Scott Neoride gloves review
Scott’s reasonably priced winter gloves have lofty ambitionsGBP £32.00 RRP | USD $35.00 | EUR €35.00 Skip to view deals
Scott’s Neoride gloves are pitched as the ultimate all-rounders, offering protection from the cold during the winter months but without feeling overly bulky or clammy as the temperatures begin to creep back up.
While the thin palm helps to ensure you can easily feel the grips beneath your fingers, the thicker upper does a good job of keeping your hands warm on anything but the coldest of days.
Although the price is pleasing, the fit through the fingers could be better.
Scott Neoride gloves specifications and details
Producing a pair of the best mountain bike gloves that can be classed as all-rounders is no easy feat.
Scott’s answer to this complex problem is to keep the palm nice and thin in an attempt to create a solid, feedback-rich connection to the grips, but add just enough insulation to the backs and fingers that your hands should stay warm without much in the way of extra bulk, which can really limit dexterity.
The thin Clarino palm is a one-piece affair, meaning there are no seams or joins in the material, which can irritate while riding.
Scott had added strips of silicone print across part of the palm, and the tops of the index and middle fingers, along with the thumb. This is in a bid to bolster grip on the bars and brake levers.
The back of the Neorides is made from a stretchy, neoprene-like material with an insulated, fleecy finish to the inside. It’s thicker than a standard pair of mountain bike gloves, and very similar to the likes of the Fox Ranger Fire and Nukeproof Blackline Winter gloves in terms of bulk and weight.
A short Velcro tab closure helps keep the Neorides secure and limit drafts, though the cuff itself isn’t as long as some on the market.
Scott hasn’t included a snot wipe on the thumb, which may be considered something of an omission on gloves designed to be worn for winter mountain biking.
Impressively, Scott offers the Neorides in eight different sizes (XXS to 3XL).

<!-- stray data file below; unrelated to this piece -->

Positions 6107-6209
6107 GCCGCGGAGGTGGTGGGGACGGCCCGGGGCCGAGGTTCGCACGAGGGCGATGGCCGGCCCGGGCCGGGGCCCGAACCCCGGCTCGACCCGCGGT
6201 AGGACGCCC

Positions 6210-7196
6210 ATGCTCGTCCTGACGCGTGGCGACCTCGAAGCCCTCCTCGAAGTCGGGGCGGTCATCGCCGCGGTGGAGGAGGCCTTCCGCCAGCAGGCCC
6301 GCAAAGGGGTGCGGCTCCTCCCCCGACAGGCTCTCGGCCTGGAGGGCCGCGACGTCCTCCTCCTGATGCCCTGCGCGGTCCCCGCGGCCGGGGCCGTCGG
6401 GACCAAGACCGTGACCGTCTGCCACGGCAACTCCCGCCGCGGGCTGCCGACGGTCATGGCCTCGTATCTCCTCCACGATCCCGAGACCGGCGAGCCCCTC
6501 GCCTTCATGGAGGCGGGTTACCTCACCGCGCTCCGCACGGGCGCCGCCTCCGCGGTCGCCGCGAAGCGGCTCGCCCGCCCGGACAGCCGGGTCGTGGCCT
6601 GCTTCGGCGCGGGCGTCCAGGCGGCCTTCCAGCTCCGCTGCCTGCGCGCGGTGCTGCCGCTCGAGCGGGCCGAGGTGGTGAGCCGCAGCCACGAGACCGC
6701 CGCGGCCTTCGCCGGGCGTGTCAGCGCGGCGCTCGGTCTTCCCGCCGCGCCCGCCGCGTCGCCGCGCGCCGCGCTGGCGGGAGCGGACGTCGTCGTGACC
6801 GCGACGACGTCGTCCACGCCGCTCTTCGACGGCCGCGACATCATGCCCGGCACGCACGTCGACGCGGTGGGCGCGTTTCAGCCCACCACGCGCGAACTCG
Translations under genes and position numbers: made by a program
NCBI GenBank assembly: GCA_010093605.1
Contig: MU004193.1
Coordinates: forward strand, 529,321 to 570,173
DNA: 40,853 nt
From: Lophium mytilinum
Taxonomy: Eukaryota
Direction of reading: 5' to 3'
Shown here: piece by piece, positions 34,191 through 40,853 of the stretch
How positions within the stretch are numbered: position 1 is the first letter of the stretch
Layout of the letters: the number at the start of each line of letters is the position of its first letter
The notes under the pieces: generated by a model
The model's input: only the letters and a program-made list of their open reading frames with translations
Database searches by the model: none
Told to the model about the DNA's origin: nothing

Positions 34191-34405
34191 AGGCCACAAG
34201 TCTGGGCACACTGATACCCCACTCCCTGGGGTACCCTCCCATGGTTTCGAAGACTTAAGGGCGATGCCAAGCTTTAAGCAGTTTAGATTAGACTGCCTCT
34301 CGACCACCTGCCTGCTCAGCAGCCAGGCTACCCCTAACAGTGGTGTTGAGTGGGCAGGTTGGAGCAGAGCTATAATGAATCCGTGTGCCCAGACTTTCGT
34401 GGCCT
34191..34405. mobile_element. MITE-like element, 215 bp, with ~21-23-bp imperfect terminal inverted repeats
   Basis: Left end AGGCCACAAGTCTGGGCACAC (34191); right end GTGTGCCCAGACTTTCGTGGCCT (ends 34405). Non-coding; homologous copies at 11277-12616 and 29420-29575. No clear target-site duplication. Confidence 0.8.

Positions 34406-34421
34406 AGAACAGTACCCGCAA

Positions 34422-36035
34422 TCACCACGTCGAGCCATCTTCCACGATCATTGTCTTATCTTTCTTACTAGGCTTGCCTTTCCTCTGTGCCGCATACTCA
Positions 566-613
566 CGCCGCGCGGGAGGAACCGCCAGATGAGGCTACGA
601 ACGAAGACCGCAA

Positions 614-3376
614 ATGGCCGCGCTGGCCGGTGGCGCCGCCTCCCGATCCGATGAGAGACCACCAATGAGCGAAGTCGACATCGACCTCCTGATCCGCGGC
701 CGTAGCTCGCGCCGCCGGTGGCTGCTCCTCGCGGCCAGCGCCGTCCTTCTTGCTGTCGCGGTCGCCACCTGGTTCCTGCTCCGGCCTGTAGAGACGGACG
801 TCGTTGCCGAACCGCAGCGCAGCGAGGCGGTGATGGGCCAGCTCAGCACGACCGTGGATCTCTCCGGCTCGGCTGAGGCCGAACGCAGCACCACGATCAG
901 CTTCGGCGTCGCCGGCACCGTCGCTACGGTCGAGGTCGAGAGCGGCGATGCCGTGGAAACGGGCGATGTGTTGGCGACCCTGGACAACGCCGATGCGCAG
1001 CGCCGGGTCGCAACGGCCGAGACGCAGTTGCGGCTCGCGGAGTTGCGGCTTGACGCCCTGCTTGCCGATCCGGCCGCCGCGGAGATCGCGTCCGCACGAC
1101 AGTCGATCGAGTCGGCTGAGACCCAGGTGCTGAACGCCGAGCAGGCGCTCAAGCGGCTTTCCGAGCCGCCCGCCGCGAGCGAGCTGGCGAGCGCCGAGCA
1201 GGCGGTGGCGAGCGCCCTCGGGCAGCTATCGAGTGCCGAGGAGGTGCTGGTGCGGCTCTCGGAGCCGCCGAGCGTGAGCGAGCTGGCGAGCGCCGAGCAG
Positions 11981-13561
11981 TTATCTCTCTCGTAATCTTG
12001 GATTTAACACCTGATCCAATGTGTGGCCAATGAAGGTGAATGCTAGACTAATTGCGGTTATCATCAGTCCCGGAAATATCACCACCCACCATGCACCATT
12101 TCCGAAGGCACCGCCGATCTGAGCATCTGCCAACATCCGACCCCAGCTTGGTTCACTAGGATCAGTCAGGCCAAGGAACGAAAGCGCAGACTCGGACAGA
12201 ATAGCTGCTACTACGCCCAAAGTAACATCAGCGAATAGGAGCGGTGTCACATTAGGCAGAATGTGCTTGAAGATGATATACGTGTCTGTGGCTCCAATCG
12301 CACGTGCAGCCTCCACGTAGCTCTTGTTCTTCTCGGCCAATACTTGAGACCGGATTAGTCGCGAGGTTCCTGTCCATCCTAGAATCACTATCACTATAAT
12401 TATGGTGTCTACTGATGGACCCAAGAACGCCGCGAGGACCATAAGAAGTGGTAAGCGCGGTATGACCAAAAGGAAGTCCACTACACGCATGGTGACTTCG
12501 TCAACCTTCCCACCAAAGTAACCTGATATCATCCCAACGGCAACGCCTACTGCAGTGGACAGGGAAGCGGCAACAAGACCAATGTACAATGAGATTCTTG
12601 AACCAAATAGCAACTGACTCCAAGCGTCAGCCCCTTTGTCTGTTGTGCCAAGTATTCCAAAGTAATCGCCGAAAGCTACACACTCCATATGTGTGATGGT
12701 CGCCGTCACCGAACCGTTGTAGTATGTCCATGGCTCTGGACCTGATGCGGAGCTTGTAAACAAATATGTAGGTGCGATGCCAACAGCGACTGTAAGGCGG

Scott Neoride gloves performance
The Neoride gloves feel instantly comfortable once on, thanks to the thin Clarino palm and the fleecy finish to the inside of their back.
While the width through the palm and shaping around the thumb felt accurate, the fingers are a little boxy, despite the length being spot-on.
This isn’t a major issue, but it becomes more noticeable as the gloves stretch a little over time, meaning some dexterity is lost compared to the Neorides’ closest competitors. Chucking them in the washing machine seems to help improve this a little, though.
In terms of warmth, the gloves kept my hands sufficiently warm on rides ranging from 5°C down to 0°C. Anything below that and it’d take a while of rattling down some rougher trails to get my hands to heat up sufficiently. Still, this performance in the cold should be considered impressive, because the lack of bulk means they’re not exactly cumbersome.
Importantly, the thin palm means you can easily feel the grip beneath your hand and there’s no second guessing when it comes to pulling brake levers or shifting gears, as can be the case with thicker, bulkier dedicated winter gloves.
Sure, the cuff could be a touch longer to help avoid any cold drafts getting into the gap between the end of your jacket or jersey sleeve and the glove closure. However, this is a minor detail.
What is worth keeping an eye on is the stitching between the glove body and the cuff. Another member of the BikeRadar team had to send his pair of Neoride gloves back when the stitching here started to pull out after only a couple of months of use.
In the rain, although these aren’t designed to be fully waterproof, they do a decent job of keeping your hands dry, protecting them well enough from puddle splashes and rain showers. Prolonged downpours will see water creeping in through finger seams, though.
I’d happily have less silicone print (or none at all) on the fingers and thumbs, though, because it can feel slippy when wet.
Pricing is impressively competitive considering the performance.
How do the Scott Neoride gloves compare?
Some of the Scott Neorides’ closest competition comes in the shape of Nukeproof’s Blackline Winter and Fox’s Ranger Fire gloves, both of which I’ve spent considerable time wearing.
In terms of pricing, the Neorides sit between the two, with the Nukeproof gloves the cheapest at £27.
Both the Fox and Nukeproof offerings deliver a snugger fit and better overall shaping, though neither can match Scott’s impressive size range.
In terms of weatherproofing, for me, it’s the cheapest Nukeproof Blacklines that manage to keep your hands the warmest on the coldest days, but the Fox gloves come a close second and only just better the Scotts.
That’s down partly to insulation and also to fit. It’s a closely fought battle, but there’s no knocking the fit of both the Fox and Nukeproof gloves.
Scott Neoride gloves bottom line
The Scott Neoride gloves provide decent insulation from the cold weather at a good price.
While the fit at the fingers could be improved, I like the feel through the thin palm and the weatherproofing is good considering just how thin these gloves are.
|Price||EUR €35.00GBP £32.00USD $35.00|
|Features||Sizes: XXS - XXXL
Colours: Black; Orange; Eclipse blue; Fir green
Material (Shell): 38% Polyester 32% Polyamide 15% Polyurethane 10% Polychloroprene 5% Elastane
Features: Single layer Clarino™ palm for maximum feel; Silicone print for better grip; Short gauntlet; Wrist closure